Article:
“It was completed in 1862 and it was a full-blown military barracks. If you look at the building still on King Street and can imagine both sides of that and across the far end with different buildings, so the whole thing formed a proper quadrangle in the middle.
“There are old photographs of the soldiers on parade and on horseback actually on parade in that quad area.
“I think the atmosphere would have been quite stunning, when you think of the soldiers who were there and doing their training. It must have been quite a sight to have about 500 soldiers barracked there at one stage.”
However, the barracks had barely been completed when an outbreak of typhus in the Gallowgate area saw the soldiers moved to Fort George to complete their training. In 1880, an extra 300 men were added to the regiment and in 1882 it became the 3rd Battalion The Gordon Highlanders.
It was from King Street at the turn of the century the Highlanders were dispatched to Cape Town to fight in the Boer War. But by 1912 Aberdeen Council had taken over the barracks, planning to have a major depot, garage workshop for the trams.
“With the outbreak of the war in 1914 that was all put on hold and the premises once again became military occupied,” said Mr Mackie.
“Post war, the barracks were converted to flats for emergency housing, because there was a general lack of accommodation in the city,” said Mr Mackie.
“It then became the centralised depot for the tramcars and there were buses there eventually,” said Mr Mackie.
All that remained was the front of the building, which is still there, and the side of the barracks which went up St Peter Street.”
“Essentially all the tram cars were based there. As for the military buildings, one side and the back was demolished to make it more useable as a garaging and maintenance facility.
“All that remained was the front of the building, which is still there, and the side of the barracks which went up St Peter Street.”
All the while, the demand grew from the city’s tram and bus fleet and in 1951 an RAF hangar from Greenock was built at the site to maintain the vehicles. Trams were phased out in 1958 and King Street became the care hub for Aberdeen Corporation’s 230 buses.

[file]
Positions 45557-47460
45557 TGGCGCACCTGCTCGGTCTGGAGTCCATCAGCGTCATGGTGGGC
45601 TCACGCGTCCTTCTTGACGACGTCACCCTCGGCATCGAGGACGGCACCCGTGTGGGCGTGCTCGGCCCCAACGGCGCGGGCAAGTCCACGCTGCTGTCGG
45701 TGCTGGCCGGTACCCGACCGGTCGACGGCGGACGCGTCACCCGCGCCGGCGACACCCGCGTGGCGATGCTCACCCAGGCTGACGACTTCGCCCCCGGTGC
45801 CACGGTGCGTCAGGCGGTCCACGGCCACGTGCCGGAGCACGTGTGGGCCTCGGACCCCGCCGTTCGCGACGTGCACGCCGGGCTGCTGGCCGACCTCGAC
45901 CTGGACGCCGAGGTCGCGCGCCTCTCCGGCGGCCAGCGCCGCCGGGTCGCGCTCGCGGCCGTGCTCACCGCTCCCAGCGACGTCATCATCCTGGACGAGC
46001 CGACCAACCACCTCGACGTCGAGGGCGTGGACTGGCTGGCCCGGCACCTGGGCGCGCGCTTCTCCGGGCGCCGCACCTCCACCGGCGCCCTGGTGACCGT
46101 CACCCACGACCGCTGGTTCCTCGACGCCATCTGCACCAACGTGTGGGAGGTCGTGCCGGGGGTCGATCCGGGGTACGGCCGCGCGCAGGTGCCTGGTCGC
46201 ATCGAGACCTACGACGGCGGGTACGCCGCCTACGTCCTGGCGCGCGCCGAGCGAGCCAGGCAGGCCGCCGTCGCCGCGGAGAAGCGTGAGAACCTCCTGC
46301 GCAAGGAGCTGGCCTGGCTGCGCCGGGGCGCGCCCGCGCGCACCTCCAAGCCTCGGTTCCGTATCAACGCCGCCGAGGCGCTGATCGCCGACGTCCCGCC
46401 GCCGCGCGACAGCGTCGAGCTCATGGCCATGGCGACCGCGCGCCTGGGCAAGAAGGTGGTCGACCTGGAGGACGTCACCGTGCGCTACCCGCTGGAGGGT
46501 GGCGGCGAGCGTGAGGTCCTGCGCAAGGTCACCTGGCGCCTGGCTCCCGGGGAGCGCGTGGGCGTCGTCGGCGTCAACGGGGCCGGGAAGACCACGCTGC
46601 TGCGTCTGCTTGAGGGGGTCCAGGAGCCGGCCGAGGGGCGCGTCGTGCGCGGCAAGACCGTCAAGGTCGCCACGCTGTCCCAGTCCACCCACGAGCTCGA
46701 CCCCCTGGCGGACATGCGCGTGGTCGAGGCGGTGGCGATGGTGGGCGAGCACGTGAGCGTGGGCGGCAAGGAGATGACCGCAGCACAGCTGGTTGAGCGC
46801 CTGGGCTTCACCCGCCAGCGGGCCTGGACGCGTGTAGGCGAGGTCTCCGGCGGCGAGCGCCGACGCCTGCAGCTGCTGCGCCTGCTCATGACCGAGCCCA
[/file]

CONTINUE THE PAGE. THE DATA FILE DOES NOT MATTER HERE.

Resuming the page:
Further changes followed, with Grampian Regional Transport coming into being in 1975, then becoming GRT Ltd in 1986 following de-regulation. A management and employee buy-out was completed by Moir Lockhead and his team, including Mr Mackie, in 1989.
Following a merger with English bus company Badgerline, First Bus, later First Group came into being, becoming a global transport company.
During all of this the barracks building remained and was refurbished into modern offices in 2010 at the same time a state-of-the-art new bus depot and modern HQ for First Group was built, sweeping away the final side of the old barracks on St Peter Street.
The surviving barracks building has a special place in the heart of many Aberdonians, said Mr Mackie.
“I supposed it’s because the building on King Street is so unique and has its own beauty.
“It has two lovely turrets and it has the big gate which would have been the original entrance. You can just imagine the horses and soldiers going into the barracks there.”
The bright, modern facilities were opened by the Princess Royal in 2010 – which gave Mr Mackie the chance to fulfil a long-held vision.
“Before I retired I always had this ambition to get the soldiers back to King Street. I was fortunate to do that on two occasions, 2010 and 2014, to get the 4 Scots regiment to come back to visit the premises.
“I had them lined up inside the bus depot with the barracks as the backdrop. I found that quite moving to get the soldiers back in there and get the pipe bands playing. Getting them to parade at King Street completed the circle as best I could.”
As for Captain Beaton, he seems to have quietened down of late – perhaps Mr Mackie’s salute of honour to the military history on King Street has soothed his troubled soul.